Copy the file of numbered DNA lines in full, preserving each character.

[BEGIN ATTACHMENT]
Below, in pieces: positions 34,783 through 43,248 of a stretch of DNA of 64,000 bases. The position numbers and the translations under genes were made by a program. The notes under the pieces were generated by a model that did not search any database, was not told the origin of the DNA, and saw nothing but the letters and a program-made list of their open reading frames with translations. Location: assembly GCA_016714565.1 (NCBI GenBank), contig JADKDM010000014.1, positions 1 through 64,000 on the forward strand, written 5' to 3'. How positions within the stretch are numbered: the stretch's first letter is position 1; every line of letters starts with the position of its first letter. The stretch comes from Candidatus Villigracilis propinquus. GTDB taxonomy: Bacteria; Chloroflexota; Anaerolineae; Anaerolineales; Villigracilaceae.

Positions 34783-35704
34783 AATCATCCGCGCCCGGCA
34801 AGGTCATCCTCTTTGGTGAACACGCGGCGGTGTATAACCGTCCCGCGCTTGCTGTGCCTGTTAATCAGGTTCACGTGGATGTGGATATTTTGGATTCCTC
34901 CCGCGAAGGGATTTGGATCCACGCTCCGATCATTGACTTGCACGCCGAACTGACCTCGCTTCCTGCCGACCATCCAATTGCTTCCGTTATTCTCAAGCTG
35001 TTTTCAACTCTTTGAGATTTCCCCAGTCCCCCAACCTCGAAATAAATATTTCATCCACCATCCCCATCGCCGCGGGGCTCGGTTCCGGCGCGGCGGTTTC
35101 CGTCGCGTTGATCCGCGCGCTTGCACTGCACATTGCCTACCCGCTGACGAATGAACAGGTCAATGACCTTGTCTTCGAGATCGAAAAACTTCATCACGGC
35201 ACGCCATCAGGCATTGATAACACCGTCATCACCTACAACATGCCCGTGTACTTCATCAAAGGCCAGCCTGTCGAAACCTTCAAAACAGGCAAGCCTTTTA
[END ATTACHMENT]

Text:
Below, in pieces: positions 34,783 through 43,248 of a stretch of DNA of 64,000 bases. The position numbers and the translations under genes were made by a program. The notes under the pieces were generated by a model that did not search any database, was not told the origin of the DNA, and saw nothing but the letters and a program-made list of their open reading frames with translations. Location: assembly GCA_016714565.1 (NCBI GenBank), contig JADKDM010000014.1, positions 1 through 64,000 on the forward strand, written 5' to 3'. How positions within the stretch are numbered: the stretch's first letter is position 1; every line of letters starts with the position of its first letter. The stretch comes from Candidatus Villigracilis propinquus. GTDB taxonomy: Bacteria; Chloroflexota; Anaerolineae; Anaerolineales; Villigracilaceae.

Positions 34783-35704
34783 AATCATCCGCGCCCGGCA
34801 AGGTCATCCTCTTTGGTGAACACGCGGCGGTGTATAACCGTCCCGCGCTTGCTGTGCCTGTTAATCAGGTTCACGTGGATGTGGATATTTTGGATTCCTC
34901 CCGCGAAGGGATTTGGATCCACGCTCCGATCATTGACTTGCACGCCGAACTGACCTCGCTTCCTGCCGACCATCCAATTGCTTCCGTTATTCTCAAGCTG
35001 TTTTCAACTCTTTGAGATTTCCCCAGTCCCCCAACCTCGAAATAAATATTTCATCCACCATCCCCATCGCCGCGGGGCTCGGTTCCGGCGCGGCGGTTTC
35101 CGTCGCGTTGATCCGCGCGCTTGCACTGCACATTGCCTACCCGCTGACGAATGAACAGGTCAATGACCTTGTCTTCGAGATCGAAAAACTTCATCACGGC
35201 ACGCCATCAGGCATTGATAACACCGTCATCACCTACAACATGCCCGTGTACTTCATCAAAGGCCAGCCTGTCGAAACCTTCAAAACAGGCAAGCCTTTTA